Magic lantern presentations were not new. What was new was the use of photography, which made the effect much more realistic; in fact, asylums were among the first to use photography in the treatment of patients. Shows could consist of slides from popular fiction, historical episodes, current themes and news, natural history, comedy, and education -- including social causes and religious movements. Magic lantern shows, in general, were very popular with American audiences during the 19th century (before movies). For mental patients they were ideal for safe and suitable entertainment and education and, according to Haller & Larsen (2005), reminded patients of their middle-class sensibilities. Moreover, Kirkbride was careful to debrief the patients afterwards so that they would not become confused and think the images they saw were reality. He helped them to understand that the magic lantern shows with their realistic 3-D images were cleverly wrought illusions (Haller & Larsen, 2005).
As one of America's first psychiatrists, Kirkbride claimed he could diagnose sixteen different mental disorders in patients just by looking at them and "could determine visually from patients' conduct their degrees of insanity and sanity... [Kirkbride and others psychiatrists at the time] assumed that their trained clinical gaze could provide them with sufficient evidence of the presence of pathology" (Haller & Larsen, 2005, p. 75). Psychiatry, needless to say, was very much in its infancy, and practitioners were eagerly trying everything they could think of to help their patients.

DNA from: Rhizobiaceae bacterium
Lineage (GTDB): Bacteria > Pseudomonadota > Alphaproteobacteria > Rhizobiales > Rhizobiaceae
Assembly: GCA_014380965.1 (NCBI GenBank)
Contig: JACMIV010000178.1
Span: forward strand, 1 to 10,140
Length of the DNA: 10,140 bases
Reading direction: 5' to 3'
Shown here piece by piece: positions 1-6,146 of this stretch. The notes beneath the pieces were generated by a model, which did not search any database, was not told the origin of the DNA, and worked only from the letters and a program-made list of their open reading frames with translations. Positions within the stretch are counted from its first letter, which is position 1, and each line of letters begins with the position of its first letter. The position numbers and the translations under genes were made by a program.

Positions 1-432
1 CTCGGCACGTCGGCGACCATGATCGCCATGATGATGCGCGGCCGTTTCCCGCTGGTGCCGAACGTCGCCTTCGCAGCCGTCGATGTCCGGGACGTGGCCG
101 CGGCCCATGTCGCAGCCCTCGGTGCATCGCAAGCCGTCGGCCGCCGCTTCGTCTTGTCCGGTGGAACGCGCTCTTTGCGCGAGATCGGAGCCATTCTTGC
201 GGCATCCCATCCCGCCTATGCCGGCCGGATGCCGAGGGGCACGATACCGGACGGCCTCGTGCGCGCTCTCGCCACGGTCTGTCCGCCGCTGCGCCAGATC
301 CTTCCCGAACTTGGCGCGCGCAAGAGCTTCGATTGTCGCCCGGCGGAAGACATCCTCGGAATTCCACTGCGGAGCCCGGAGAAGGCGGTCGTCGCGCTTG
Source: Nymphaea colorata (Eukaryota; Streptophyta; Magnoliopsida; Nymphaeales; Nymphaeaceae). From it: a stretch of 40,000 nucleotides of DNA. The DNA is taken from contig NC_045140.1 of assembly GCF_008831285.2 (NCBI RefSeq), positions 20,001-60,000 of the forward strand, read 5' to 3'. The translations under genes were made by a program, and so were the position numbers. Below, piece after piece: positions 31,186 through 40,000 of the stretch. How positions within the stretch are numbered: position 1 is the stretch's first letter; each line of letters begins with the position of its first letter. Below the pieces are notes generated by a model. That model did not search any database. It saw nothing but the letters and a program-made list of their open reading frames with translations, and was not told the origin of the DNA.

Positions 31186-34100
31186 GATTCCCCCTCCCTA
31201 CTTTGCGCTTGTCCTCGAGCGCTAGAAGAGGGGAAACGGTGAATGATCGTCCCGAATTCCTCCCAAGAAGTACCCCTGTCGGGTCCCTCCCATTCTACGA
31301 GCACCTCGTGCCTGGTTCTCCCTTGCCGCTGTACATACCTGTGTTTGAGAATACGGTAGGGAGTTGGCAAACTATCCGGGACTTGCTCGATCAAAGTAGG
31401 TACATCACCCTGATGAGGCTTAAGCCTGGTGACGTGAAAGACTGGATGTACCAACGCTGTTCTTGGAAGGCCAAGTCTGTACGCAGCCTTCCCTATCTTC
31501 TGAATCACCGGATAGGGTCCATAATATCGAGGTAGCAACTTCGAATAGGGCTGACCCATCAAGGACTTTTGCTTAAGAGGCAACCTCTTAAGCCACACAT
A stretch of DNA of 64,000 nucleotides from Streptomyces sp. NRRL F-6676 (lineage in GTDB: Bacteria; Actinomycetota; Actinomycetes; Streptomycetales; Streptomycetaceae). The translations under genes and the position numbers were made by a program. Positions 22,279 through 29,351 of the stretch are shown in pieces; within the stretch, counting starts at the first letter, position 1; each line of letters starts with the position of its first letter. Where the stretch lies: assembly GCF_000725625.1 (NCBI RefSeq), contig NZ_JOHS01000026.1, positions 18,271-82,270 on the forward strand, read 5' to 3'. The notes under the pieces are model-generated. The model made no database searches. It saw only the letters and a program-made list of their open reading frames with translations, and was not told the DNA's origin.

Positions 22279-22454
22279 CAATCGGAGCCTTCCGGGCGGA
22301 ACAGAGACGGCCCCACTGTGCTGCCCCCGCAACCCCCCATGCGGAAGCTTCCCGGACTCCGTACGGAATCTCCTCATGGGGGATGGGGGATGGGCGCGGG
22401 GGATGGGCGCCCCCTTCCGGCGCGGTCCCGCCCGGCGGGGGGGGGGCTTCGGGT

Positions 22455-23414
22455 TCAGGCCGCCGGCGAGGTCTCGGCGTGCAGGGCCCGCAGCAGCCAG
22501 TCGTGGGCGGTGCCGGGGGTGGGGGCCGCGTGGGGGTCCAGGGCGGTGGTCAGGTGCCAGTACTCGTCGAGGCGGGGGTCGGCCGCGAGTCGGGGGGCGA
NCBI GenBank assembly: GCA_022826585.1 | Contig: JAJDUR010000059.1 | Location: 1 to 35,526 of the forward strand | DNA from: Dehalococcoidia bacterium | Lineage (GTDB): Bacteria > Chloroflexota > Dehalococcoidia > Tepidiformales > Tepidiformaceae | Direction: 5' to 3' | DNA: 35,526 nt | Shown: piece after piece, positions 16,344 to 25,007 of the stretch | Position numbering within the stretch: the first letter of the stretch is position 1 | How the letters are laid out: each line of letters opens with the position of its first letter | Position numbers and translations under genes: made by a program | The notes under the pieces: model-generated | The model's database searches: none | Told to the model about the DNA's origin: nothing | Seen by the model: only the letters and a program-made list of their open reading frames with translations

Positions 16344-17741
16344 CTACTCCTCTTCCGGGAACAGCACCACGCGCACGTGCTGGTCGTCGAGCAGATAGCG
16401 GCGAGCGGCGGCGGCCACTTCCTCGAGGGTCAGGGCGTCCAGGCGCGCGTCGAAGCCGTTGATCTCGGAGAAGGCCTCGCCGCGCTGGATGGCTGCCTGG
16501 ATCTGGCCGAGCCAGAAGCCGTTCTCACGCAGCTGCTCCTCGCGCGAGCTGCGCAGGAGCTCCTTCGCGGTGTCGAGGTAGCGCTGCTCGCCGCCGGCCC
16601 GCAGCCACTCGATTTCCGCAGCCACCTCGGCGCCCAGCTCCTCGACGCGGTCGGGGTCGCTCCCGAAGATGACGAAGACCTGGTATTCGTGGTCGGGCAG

As the superintendent of the Philadelphia Hospital for the Insane, Kirkbride, more than anyone else, influenced how other asylums were built and operated. State governments paid for the building of the best-known and largest asylums. The buildings and surroundings, according to Kirkbride principles, were considered to be active participants in the treatment. The landscaping, for instance, with its natural beauty could calm a person's mind while at the same time it improved the appearance of the asylum itself. "Farmland served to make the asylum more self-sufficient by providing readily available food and other farm products at a minimal cost to the state" (Kirkbride Buildings - History web site, p. 1). The asylum was a place meant to seclude the patient from the hectic energy and disturbing influences in the city that may have caused or contributed to his or her illness. Sunlight and air were crucial to a cheerful atmosphere, and structured activity was an important component in the treatment. Curing the patients was the primary goal.